Careful selection of the study. Particularly with regard to treatment studies, it is not advisable to compromise on what you're looking for. For example, if you are depressed and want psychotherapy, it is unwise, if you hear of a trial of antidepressant medication, to sign up for that instead. You are likely to be disappointed and to drop out, which will in turn disappoint the investigator because "dropouts" constitute a major problem in all studies. Similarly, if a study is designed to compare two or more different treatments or interventions and you only want one of them, it isn't fair to the investigator for you to sign up and then drop out if you are assigned to the one you didn't want.
Similarly, many studies include a comparison group in which the participants do not get the "active" treatment. In medication studies, this may be a "placebo" (sugar pill). In behavioral interventions, the control group may be "standard of care" which is what you'd get in the absence of the study. In some but not all studies, participants in the control group are offered the active treatment at the end of the research trial. It is prudent to carefully consider whether you really are willing to "take what you get" during the study trial.
Commitment to study completion. If you have a clear idea of what the study is meant to address, and of the relative risks and benefits to your participation, and decide to enroll, then you really need to be realistic about your availability and desire to participate. Once you sign the study consent form, you should be making a commitment in good faith to follow through with the study procedures and visits to the end.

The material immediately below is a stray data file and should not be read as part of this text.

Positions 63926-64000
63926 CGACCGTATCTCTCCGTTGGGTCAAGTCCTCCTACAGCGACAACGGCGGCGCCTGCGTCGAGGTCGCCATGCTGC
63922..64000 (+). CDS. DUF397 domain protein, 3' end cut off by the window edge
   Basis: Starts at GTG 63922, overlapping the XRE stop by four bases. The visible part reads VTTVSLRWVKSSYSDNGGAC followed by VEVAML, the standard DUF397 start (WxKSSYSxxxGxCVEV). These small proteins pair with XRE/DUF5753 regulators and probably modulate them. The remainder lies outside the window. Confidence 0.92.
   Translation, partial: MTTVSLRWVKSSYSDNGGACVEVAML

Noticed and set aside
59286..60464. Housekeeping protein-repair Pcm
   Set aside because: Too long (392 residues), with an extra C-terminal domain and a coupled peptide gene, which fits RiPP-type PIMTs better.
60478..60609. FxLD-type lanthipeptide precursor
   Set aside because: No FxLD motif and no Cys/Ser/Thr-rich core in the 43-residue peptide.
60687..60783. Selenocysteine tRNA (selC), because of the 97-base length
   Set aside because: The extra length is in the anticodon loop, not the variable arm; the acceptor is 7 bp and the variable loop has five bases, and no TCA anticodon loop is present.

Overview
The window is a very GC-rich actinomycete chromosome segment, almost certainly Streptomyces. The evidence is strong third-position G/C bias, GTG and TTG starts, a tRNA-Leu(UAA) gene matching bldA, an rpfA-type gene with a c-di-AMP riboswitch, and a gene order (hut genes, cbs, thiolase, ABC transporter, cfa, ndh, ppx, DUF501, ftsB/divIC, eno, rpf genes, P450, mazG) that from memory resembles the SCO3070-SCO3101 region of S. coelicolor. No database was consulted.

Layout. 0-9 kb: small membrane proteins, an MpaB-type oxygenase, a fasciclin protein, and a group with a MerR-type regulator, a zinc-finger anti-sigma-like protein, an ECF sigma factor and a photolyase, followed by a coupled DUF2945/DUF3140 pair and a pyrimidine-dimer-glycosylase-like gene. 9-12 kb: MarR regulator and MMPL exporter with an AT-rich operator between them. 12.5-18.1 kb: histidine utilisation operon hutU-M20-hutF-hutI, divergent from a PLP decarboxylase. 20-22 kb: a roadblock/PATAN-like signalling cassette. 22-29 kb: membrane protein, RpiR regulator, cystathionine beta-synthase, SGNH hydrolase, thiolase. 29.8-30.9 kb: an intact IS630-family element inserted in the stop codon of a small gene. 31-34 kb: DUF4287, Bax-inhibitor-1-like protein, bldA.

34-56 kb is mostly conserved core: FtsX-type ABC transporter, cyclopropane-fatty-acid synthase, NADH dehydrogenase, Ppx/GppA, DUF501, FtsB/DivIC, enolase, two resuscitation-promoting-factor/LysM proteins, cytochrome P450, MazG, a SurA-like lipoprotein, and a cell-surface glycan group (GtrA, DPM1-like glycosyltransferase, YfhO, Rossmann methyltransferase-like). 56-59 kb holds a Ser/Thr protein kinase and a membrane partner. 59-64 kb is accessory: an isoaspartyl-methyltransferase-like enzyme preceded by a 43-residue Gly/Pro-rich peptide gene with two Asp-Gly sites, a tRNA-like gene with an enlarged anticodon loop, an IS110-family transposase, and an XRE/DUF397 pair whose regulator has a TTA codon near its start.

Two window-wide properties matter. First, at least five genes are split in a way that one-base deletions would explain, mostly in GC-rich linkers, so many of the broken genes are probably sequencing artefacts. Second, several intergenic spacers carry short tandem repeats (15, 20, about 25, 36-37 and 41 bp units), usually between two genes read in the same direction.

There are exceptions: If, once enrolled in a treatment study, your symptoms get worse, your obligation is to inform the investigator, who must follow rules about withdrawing participants whose conditions worsen. The usual procedure at that point is to offer known effective treatment, if available, for the condition the study was designed to treat. Similarly, if you enroll in a study and develop an unrelated illness, your study participation would necessarily be suspended or terminated without loss of any benefits to which you are otherwise entitled. The general point is that you need to have the intention of following through with the study in the absence of unexpected barriers.
If you have questions before or during a research study you are enrolled in, feel free to call the investigator for clarification. If you have questions about your rights as a research subject, call the IRB that approved the study. These telephone numbers are required to be in the consent form you signed, a copy of which you were given. It is in everyone's best interest for you to be an "informed" participant.
Judith Rabkin, Ph.D., M.P.H. is an investigator who conducts both descriptive studies and clinical treatment studies. Elizabeth Small is Administrative Director of the IRB at New York State Psychiatric Institute.